The world is reacting to the election of President-elect Obama. I understand that Europeans, Nelson Mandela, Kenyans, Mexico and elsewhere (to name a few) were thrilled by the opportunities presented by a change in leadership in the US and the election of Obama.
As a tax-deductible, non-partisan organization, NRDC did not endorse specific candidates. But now that the election has been decided, NRDC and our partner groups are prepared to work with President-elect Obama and the new Congress to restore America's leadership in international global warming negotiations (as I discussed earlier). So the international global warming community was also reacting positively to his election. Here are some snippets from around the "international climate world":
Yvo de Boer, Executive Secretary of the United Nations Framework Convention on Climate Change:
"It is impossible to advance on this important topic without the full engagement of the United States. I am very encouraged by the stated commitment of Senator Obama to the issue of climate change, and I really hope that he or his representatives can come to the climate change conference in Poznan (in western Poland) and speak to his vision of the way forward."
R K Pachauri, Chairman of the Nobel Prize Winning Intergovernmental Panel on Climate Change:
"US leadership is critical for mounting global efforts to meet this threat effectively. For this reason itself, apart from several others, the election of Obama is a development that should generate optimism all-round."
Marthinus van Schalkwyk, South African Environment Minister:
"The U.S. election outcome could provide new momentum to the climate negotiations. But we should remain realistic. Obama's plans were "not as ambitious as we would like to see."
Connie Hedegaard, Denmark's Climate Change Minister (Denmark will host the climate negotiations in December 2009 where negotiators agreed to reach a new accord):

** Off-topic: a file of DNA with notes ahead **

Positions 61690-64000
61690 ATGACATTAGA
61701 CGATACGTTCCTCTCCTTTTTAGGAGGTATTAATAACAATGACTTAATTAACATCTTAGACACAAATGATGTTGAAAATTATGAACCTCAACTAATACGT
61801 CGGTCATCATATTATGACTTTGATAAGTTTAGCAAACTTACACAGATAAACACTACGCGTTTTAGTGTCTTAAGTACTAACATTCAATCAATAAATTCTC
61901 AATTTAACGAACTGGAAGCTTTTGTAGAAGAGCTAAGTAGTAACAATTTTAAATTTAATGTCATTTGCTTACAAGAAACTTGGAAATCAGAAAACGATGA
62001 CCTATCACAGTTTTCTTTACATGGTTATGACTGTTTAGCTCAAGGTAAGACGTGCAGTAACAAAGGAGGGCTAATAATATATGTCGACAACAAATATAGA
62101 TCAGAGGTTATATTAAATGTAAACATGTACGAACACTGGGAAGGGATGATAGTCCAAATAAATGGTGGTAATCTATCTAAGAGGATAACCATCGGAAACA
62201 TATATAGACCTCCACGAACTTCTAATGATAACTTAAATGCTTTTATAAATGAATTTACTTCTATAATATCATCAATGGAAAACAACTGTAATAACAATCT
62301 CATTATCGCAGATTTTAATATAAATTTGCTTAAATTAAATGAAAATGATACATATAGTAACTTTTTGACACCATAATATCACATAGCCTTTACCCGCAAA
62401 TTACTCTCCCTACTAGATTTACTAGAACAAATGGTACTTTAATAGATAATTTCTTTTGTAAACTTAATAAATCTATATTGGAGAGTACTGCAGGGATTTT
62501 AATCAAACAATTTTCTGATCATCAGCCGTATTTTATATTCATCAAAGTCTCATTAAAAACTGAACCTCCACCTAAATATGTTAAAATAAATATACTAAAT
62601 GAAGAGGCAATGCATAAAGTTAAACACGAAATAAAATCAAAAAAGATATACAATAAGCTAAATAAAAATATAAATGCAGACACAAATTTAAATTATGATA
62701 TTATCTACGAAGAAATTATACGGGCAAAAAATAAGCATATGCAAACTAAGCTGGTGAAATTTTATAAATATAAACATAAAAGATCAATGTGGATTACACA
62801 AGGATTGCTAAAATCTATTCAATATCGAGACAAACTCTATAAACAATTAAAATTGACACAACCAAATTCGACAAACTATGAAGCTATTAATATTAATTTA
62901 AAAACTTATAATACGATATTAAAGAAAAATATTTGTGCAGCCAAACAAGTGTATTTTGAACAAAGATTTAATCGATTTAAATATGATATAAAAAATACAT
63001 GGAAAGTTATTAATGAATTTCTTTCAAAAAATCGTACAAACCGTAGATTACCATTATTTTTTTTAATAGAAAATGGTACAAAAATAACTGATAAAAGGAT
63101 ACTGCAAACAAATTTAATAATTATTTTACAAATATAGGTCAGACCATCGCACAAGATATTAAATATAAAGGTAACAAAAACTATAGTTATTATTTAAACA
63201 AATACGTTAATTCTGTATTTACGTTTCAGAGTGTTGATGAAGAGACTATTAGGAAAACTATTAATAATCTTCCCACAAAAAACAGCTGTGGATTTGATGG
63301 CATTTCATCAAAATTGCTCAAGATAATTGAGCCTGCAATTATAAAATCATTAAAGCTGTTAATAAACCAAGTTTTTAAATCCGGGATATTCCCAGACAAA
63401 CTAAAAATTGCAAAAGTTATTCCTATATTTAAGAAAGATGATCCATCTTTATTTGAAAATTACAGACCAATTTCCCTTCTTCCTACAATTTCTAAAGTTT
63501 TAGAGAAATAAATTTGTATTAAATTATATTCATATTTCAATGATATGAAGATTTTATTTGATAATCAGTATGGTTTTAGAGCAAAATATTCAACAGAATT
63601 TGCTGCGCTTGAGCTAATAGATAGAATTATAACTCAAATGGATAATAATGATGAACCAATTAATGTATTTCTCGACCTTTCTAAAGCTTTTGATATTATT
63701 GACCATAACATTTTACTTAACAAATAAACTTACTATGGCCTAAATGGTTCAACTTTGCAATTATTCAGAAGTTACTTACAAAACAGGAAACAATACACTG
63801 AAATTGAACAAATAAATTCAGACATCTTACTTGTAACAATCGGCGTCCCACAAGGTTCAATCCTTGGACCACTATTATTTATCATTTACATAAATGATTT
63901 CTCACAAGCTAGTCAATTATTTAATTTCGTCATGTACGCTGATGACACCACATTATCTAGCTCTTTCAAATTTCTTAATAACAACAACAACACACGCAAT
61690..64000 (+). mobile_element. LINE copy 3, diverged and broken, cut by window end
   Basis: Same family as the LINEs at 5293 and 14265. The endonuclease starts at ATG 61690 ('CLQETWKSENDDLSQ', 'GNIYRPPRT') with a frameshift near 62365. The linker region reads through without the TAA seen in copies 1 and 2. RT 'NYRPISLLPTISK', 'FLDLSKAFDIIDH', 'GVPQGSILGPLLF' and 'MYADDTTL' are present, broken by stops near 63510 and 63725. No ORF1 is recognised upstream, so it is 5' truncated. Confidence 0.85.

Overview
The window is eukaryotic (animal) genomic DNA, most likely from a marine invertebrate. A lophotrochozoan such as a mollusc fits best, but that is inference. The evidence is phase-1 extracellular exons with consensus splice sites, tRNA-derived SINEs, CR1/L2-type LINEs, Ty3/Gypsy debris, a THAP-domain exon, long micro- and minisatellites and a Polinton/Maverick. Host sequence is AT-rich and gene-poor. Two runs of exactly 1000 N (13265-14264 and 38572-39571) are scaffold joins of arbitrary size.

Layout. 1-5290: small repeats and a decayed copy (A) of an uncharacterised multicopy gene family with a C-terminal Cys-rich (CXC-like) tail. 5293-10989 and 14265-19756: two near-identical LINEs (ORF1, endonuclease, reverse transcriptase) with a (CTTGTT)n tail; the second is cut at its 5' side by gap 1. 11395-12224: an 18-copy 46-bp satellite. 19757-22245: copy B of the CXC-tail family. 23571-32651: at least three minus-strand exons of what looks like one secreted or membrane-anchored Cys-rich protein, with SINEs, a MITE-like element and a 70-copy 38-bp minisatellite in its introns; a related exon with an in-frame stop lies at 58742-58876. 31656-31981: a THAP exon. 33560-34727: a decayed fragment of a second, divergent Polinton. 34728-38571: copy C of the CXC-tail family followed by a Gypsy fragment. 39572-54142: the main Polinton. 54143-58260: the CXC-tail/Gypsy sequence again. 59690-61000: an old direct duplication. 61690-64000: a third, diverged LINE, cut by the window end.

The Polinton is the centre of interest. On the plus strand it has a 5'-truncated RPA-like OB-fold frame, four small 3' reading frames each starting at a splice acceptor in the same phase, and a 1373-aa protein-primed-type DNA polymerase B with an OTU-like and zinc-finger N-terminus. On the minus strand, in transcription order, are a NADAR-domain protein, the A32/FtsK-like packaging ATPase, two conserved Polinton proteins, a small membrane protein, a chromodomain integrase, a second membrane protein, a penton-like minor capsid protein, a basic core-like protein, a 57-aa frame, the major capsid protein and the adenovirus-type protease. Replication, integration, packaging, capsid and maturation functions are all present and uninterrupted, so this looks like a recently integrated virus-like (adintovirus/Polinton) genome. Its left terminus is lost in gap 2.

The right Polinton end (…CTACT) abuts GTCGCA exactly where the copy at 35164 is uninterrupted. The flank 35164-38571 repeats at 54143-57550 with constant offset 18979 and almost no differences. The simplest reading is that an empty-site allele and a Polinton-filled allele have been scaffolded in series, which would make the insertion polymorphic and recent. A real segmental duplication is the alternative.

Penny Wong, Australia's Climate Change Minister:
"We have always said that for an effective global agreement to be in place we will need leadership from the United States and we will need the engagement particularly with China and also with India. We know that the United States is key to an effective global agreement."
Frances Beinecke, President of the Natural Resources Defense Council (NRDC):
"Barack Obama's election is a victory for everyone who wants new solutions that will repower, refuel, and rebuild America. Through a comprehensive approach, we can create clean energy, cut our dependence on oil and create millions of new jobs. From taking on global warming to advancing clean energy, President-elect Obama has sent a clear message that he will make progress on the environmental and energy challenges that our nation faces today."
So, a number of key international climate players are pushing for US leadership on international efforts to solve global warming. See, it isn't just me calling for "American Leadership".
If I missed some important comments from international climate leaders then send them my way and I'll update the post with interesting new quotes.
This was cross-posted at: THE ENVIRONMENTALIST